Almost Famous: Beatboxer, Dharni Ng

Is this your day job?
I have never really worked in my life. If you consider beatboxing a job, then yes, it’s been my job for the past seven years. I’ve been practicing it for 10 years. As they say, it’s not called a job if you’re doing what you love.
What are the reactions you get from people when you tell them what you do?
They are amazed, and ask me to beatbox for them. I oblige and show them what beatboxing really is and tell them it’s not a clown act but manipulation of a musical instrument we all are born with—it’s called the mouth.
What does it take to become a good beatboxer?
You need to have unwavering passion and hard work. I believe in practice more than talent and it is said that if you practice for 10 years straight and effectively, you will be a master at what you do. When I started off, I didn’t have the rhythm in my head but I practiced until I got better at it. So just keep practicing with the fire burning non-stop.
Do you meet many poseurs? What do you say to them?
I didn’t say much to the ones I’ve met. I think you should never have too much pride in yourself because it may bring you down, especially when you lack knowledge.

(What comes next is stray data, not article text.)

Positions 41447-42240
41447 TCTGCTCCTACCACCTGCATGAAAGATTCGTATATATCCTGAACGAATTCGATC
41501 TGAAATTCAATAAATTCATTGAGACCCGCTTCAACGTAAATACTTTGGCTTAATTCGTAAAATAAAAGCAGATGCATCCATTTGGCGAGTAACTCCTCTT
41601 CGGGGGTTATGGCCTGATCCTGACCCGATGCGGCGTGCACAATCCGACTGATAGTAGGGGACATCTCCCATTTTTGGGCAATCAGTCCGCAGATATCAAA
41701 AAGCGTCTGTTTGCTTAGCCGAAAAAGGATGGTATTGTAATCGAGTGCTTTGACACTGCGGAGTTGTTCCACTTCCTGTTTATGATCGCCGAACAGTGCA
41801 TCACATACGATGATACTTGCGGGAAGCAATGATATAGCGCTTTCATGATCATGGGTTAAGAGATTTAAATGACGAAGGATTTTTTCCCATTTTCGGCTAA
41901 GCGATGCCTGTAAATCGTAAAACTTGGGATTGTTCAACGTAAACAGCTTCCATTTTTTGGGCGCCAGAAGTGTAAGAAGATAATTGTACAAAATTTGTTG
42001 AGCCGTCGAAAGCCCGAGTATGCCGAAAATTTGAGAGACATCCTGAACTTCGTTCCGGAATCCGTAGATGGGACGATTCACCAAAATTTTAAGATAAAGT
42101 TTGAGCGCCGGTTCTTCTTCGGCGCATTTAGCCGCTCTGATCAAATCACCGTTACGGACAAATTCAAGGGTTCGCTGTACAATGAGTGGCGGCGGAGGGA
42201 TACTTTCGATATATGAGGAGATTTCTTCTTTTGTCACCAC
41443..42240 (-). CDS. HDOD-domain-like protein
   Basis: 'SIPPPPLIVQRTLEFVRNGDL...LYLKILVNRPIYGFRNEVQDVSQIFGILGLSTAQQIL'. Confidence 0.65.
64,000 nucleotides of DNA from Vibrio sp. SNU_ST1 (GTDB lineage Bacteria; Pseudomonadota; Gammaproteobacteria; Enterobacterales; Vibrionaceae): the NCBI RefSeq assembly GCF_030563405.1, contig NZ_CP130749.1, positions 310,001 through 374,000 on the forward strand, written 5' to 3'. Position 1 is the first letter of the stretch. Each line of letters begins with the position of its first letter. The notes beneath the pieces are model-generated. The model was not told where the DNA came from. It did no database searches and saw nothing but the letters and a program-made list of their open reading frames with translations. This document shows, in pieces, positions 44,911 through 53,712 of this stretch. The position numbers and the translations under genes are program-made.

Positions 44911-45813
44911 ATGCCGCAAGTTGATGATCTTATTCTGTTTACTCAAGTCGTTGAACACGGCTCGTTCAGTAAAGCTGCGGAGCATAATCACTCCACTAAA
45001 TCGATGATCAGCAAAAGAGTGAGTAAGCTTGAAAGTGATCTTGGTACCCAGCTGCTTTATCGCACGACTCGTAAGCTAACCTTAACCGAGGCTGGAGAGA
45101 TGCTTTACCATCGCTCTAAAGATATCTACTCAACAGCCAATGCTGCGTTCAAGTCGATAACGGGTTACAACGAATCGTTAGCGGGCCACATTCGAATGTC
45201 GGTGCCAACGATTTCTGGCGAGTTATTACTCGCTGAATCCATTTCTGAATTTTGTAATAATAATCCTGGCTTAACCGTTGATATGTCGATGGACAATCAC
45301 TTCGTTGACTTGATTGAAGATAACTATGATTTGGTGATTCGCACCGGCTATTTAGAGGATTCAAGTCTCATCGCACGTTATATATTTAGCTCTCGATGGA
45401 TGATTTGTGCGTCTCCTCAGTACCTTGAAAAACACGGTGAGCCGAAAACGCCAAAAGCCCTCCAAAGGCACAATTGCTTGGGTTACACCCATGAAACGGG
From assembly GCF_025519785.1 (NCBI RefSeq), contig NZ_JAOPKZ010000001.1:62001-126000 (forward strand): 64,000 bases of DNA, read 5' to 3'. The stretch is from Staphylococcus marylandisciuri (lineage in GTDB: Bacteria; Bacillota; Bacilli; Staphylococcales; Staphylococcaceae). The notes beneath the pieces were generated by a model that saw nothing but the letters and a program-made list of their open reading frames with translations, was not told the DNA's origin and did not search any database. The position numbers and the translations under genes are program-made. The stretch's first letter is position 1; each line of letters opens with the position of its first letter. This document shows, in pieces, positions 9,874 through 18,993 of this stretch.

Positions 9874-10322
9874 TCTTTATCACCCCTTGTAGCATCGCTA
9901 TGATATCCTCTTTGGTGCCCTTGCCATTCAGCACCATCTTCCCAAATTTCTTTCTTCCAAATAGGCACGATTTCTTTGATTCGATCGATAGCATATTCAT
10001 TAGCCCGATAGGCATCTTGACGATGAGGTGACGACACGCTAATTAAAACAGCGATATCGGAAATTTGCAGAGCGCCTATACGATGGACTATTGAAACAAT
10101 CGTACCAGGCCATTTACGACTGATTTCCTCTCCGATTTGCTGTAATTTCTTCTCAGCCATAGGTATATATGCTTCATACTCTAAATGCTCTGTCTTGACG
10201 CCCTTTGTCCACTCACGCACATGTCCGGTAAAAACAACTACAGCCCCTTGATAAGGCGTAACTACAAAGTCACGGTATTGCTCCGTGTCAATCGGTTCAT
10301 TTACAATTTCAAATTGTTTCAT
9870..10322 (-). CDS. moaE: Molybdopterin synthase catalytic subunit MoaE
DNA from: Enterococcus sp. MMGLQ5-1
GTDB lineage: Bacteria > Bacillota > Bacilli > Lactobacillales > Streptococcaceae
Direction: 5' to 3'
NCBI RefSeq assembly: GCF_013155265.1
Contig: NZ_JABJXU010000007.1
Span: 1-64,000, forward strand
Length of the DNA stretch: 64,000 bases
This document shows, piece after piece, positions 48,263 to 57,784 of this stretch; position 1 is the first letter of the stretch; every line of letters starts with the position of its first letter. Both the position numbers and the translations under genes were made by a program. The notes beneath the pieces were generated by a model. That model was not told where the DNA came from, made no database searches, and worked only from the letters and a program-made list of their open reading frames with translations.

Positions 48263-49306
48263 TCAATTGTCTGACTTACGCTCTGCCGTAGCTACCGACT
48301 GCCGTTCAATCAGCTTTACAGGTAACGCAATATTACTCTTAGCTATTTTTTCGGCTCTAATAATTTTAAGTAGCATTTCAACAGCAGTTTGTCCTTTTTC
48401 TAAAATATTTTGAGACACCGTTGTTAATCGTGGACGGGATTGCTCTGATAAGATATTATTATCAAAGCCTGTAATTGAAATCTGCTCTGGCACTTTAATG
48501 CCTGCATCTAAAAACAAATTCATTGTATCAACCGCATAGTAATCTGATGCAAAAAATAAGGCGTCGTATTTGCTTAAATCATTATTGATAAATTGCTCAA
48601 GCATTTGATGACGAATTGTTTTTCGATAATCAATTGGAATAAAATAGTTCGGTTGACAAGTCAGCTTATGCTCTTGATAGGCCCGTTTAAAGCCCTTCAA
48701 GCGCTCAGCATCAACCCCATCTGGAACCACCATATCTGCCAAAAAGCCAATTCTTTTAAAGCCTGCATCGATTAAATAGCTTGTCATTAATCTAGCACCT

Who are some of the nastiest beatboxers you’ve ever seen?
That would be many. Beardyman from the UK does really sick live looping acts and Eklips from France is great at beatboxing hip hop. He has an awesome raw flavor. Reeps One from the UK specializes in basslines and dubstep. Really, really sick!
How do you plan on expanding your talent?
I want to be a producer and one hell of a great one! In the near future though, I’d like to perform a one to two-hour set in a club, just doing my own songs.
Find out more about Dharni and his upcoming gigs on his Facebook fan page